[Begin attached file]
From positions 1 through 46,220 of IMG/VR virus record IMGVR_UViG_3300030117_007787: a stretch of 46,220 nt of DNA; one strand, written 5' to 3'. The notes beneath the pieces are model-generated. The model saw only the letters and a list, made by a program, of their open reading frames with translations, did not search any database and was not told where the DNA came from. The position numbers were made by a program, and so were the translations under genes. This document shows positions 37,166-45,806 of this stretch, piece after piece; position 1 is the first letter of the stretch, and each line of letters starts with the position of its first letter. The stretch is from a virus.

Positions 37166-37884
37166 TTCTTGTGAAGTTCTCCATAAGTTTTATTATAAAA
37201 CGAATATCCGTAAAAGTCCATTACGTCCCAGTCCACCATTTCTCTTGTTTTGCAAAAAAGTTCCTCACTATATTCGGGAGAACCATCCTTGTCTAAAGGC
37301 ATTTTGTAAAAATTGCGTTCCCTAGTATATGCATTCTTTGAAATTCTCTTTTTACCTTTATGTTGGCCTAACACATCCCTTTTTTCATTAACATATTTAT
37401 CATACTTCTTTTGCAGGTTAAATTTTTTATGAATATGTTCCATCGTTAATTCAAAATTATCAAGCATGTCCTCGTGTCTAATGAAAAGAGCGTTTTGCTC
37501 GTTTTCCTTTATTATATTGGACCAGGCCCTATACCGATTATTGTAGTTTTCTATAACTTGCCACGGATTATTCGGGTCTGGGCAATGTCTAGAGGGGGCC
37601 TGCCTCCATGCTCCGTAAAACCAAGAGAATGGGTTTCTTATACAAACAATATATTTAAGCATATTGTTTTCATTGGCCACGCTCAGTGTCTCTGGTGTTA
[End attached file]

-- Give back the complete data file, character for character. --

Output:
From positions 1 through 46,220 of IMG/VR virus record IMGVR_UViG_3300030117_007787: a stretch of 46,220 nt of DNA; one strand, written 5' to 3'. The notes beneath the pieces are model-generated. The model saw only the letters and a list, made by a program, of their open reading frames with translations, did not search any database and was not told where the DNA came from. The position numbers were made by a program, and so were the translations under genes. This document shows positions 37,166-45,806 of this stretch, piece after piece; position 1 is the first letter of the stretch, and each line of letters starts with the position of its first letter. The stretch is from a virus.

Positions 37166-37884
37166 TTCTTGTGAAGTTCTCCATAAGTTTTATTATAAAA
37201 CGAATATCCGTAAAAGTCCATTACGTCCCAGTCCACCATTTCTCTTGTTTTGCAAAAAAGTTCCTCACTATATTCGGGAGAACCATCCTTGTCTAAAGGC
37301 ATTTTGTAAAAATTGCGTTCCCTAGTATATGCATTCTTTGAAATTCTCTTTTTACCTTTATGTTGGCCTAACACATCCCTTTTTTCATTAACATATTTAT
37401 CATACTTCTTTTGCAGGTTAAATTTTTTATGAATATGTTCCATCGTTAATTCAAAATTATCAAGCATGTCCTCGTGTCTAATGAAAAGAGCGTTTTGCTC
37501 GTTTTCCTTTATTATATTGGACCAGGCCCTATACCGATTATTGTAGTTTTCTATAACTTGCCACGGATTATTCGGGTCTGGGCAATGTCTAGAGGGGGCC
37601 TGCCTCCATGCTCCGTAAAACCAAGAGAATGGGTTTCTTATACAAACAATATATTTAAGCATATTGTTTTCATTGGCCACGCTCAGTGTCTCTGGTGTTA